Me, myself, I separated from my Lumpen comrades partially for this reason, and partially because the people I was with were psychotic fucks and I didn't want to be associated with them anymore. I believed in the ideals of the '60s, or at least what I thought they were, and it became clear to me that the productive counter-culture didn't consist of just getting drunk and/or getting high, hanging out with people who were both ignorant and acted like they were on steroids. The way they treated people, their constant emphasis on 'hardness', was shit, to be blunt about it.
I went to a more liberal place, and then later found Progressive and Left ideas, ideas that to me explained very well what exactly is really going on with the world. I'm damn lucky that I did, and I'm thankful for it.

Other people in that scene weren't so lucky. I remember being contacted by one of them via Myspace a while ago, asking if I was a person that they went to school with. I didn't particularly want to talk to him, or have anything to do with him in fact, so I never responded. A week or so later I suddenly got a friend request from an obviously fake profile that had been created, where the person was a gay, native american, Muslim, who was intent on spreading the gospel of Islam. I had indicated on my profile that I'm interested in both men and women, and my political ideas were pretty apparent as well. I guess my non-dogmatic progressivism was too 'politically correct' to them. Perhaps they objected to my opposition of anti-Muslim sentiment in the post-9/11 world, even though they themselves listened to gangster rap put out by black people. The real world is a different matter, I suppose.

What sort of practical proposals could change this situation with the lumpenproletariat? Potentially, folks could try to spread liberal values among them, showing them that being cool doesn't mean hating gay people, that it doesn't somehow mean being weak, and that treating women with more respect doesn't imply being subject to "feminazis" or bowing down to authority. The Hardcore movement, which I was unfortunately never exposed to during my time in the Lumpenproletariat, has done a good job of steering people in a positive direction. This came about through the defeat of the Nazis in the American Hardcore scene, a very positive thing. By trying to reach out to kids it may be possible to moderate some of their blanket hatred of the world. Hopefully, if that can happen, if some sort of balance in their perspective is restored, they can start to figure out who's really benefiting from them being on the bottom, who's really on the top, and what they should do about it.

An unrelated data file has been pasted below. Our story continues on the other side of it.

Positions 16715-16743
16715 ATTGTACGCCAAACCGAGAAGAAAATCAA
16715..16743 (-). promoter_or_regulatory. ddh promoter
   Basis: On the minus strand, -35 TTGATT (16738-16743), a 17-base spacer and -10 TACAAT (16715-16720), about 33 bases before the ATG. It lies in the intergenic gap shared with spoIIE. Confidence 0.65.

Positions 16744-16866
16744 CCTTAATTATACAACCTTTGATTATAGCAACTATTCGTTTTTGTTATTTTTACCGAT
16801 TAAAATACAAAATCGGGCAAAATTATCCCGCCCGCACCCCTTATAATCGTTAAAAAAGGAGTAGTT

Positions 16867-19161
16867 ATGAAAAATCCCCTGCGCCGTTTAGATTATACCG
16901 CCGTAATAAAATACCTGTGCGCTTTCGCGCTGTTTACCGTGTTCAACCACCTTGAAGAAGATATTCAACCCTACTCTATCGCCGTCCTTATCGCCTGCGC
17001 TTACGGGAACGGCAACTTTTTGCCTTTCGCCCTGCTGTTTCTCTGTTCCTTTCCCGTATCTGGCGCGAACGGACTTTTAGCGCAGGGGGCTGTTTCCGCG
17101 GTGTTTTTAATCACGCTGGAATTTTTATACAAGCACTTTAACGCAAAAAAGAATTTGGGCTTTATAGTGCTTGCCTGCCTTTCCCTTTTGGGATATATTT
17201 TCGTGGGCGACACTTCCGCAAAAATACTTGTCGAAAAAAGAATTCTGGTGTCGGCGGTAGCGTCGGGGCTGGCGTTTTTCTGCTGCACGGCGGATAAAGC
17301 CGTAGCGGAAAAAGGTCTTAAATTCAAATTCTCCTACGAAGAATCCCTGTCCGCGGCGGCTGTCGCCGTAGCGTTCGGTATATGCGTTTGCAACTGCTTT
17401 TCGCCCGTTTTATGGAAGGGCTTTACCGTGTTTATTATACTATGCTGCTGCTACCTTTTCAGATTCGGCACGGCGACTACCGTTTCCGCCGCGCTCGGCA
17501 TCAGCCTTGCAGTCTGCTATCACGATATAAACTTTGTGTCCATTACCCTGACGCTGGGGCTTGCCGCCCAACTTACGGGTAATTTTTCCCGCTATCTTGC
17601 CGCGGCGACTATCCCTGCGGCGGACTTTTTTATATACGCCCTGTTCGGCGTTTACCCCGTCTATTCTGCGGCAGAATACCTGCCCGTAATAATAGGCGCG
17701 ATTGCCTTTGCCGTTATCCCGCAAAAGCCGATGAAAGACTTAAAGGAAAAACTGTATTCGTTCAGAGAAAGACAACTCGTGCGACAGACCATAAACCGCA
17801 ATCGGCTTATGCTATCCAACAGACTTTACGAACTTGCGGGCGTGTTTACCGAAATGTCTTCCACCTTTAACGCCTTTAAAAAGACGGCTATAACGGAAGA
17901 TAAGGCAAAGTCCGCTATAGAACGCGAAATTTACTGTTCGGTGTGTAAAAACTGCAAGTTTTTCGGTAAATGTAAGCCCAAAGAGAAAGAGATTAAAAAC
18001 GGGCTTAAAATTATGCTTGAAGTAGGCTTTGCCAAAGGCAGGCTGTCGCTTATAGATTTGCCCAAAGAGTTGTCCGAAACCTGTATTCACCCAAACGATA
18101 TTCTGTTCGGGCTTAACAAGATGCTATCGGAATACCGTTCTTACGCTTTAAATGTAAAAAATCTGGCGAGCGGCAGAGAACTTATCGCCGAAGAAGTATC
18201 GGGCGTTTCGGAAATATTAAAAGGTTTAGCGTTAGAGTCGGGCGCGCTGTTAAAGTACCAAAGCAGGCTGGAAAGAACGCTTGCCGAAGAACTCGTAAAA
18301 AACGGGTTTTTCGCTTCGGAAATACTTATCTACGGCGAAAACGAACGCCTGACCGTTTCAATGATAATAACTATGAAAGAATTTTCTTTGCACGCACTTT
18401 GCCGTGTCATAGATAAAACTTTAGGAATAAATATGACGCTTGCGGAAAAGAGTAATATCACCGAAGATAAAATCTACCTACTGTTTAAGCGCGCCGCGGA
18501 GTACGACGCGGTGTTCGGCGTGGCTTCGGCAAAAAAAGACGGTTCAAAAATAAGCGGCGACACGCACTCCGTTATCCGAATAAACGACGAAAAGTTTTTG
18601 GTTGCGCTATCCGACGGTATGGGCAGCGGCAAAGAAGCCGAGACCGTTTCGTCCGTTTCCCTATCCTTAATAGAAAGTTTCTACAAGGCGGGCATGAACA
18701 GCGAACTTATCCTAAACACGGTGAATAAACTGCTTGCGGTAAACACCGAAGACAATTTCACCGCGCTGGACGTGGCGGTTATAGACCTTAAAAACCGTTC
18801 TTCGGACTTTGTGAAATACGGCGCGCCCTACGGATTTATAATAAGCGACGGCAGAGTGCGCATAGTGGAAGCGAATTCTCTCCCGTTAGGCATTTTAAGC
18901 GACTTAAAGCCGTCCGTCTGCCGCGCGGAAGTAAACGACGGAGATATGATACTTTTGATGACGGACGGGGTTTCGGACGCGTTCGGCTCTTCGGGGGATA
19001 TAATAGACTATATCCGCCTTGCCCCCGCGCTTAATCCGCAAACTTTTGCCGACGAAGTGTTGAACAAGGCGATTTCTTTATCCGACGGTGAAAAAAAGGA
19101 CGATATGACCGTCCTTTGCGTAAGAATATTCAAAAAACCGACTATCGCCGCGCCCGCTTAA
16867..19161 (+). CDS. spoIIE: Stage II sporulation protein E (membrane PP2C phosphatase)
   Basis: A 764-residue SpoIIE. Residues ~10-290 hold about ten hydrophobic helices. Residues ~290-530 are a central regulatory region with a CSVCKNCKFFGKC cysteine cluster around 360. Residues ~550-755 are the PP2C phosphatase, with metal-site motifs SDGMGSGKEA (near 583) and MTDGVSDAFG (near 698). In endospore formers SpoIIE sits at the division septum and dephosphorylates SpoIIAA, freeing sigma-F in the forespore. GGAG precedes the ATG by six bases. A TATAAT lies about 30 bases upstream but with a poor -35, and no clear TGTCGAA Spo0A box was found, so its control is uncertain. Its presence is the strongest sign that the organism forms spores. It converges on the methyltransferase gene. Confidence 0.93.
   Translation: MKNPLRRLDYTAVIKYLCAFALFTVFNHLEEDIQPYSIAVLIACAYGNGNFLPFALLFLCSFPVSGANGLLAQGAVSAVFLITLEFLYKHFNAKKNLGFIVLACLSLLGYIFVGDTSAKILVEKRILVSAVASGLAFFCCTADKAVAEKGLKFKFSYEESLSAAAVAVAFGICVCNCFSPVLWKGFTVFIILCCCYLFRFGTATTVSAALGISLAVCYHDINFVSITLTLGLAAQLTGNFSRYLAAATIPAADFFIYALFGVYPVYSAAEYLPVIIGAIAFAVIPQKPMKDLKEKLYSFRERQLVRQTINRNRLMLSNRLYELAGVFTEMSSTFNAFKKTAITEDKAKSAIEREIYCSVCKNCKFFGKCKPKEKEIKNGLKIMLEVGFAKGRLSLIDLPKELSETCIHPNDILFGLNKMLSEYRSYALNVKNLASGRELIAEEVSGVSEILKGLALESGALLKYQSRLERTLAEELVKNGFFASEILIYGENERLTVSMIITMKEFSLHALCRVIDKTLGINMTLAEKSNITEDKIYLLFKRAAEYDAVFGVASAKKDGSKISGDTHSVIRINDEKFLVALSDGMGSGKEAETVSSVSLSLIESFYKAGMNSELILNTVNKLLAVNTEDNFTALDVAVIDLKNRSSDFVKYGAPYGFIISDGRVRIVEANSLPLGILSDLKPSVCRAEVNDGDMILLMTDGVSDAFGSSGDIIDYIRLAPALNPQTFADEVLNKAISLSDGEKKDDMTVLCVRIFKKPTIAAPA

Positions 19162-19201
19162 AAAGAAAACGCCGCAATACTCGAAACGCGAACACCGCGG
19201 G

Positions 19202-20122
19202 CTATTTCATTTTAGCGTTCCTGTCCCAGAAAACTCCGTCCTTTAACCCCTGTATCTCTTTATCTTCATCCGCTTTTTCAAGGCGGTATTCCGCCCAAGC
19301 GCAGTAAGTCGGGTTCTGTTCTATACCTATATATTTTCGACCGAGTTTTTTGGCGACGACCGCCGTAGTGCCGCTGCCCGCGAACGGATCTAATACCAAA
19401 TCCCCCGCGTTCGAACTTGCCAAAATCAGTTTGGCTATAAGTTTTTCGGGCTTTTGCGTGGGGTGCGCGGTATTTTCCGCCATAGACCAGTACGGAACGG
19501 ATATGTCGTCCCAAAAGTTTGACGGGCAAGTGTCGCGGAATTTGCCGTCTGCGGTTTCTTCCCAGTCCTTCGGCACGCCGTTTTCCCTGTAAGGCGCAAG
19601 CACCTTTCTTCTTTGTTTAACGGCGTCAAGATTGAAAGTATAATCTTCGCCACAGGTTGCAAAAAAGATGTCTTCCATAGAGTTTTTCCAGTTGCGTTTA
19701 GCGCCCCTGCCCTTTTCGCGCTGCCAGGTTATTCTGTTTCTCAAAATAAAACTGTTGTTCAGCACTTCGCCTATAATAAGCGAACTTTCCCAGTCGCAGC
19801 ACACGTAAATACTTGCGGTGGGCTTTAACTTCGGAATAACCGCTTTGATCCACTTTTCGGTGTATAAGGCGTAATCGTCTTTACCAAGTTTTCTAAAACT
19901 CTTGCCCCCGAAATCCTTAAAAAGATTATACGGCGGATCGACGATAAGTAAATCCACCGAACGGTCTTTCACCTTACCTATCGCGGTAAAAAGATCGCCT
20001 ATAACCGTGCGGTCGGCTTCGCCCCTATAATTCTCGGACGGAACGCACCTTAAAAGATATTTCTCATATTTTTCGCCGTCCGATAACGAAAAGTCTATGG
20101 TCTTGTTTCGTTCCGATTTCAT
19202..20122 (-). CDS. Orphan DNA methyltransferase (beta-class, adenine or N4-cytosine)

Saturday, October 22, 2011

Yay for the Hungarian Revolution of '56!

Wikipedia informs me that today was the day it started.

Friday, October 21, 2011

A challenge with diversity--including folks in a non-class biased way

It's a mistake to say that elite institutions have never accepted minorities into their fold, whether they be minorities in the sense of gender, sexual orientation, or race. While the numbers of people from minority backgrounds who were accepted into elite institutions like the state bureaucracy, academia, and business, were small before the civil rights movement, they were still there. However, it was most likely the case that, whatever the individual's own beliefs were, in order to gain admittance to these circles they had to conform to upper class white norms. Which points to a problem.

Phil Ochs, in his song "Love me, I'm a liberal", wrote that "Some of our best Negros are friends", which despite its unfortunate phrasing has some truth to it. It's easy to accept folks who have copied the dominant culture's idea of what is right and proper, and idea that is most often not just race biased but class biased as well. What's harder to do, and possibly more worthwhile to do as well, is to also accept people who come from working class backgrounds whose culture doesn't mirror that of the white upper class. Of course, the cultural and class situation is not either/or. It's possible for people to come from backgrounds that are less working class while still retaining non-white culture, but the tendency as I have observed is for the people at the bottom of our economic system to retain more of their unique culture.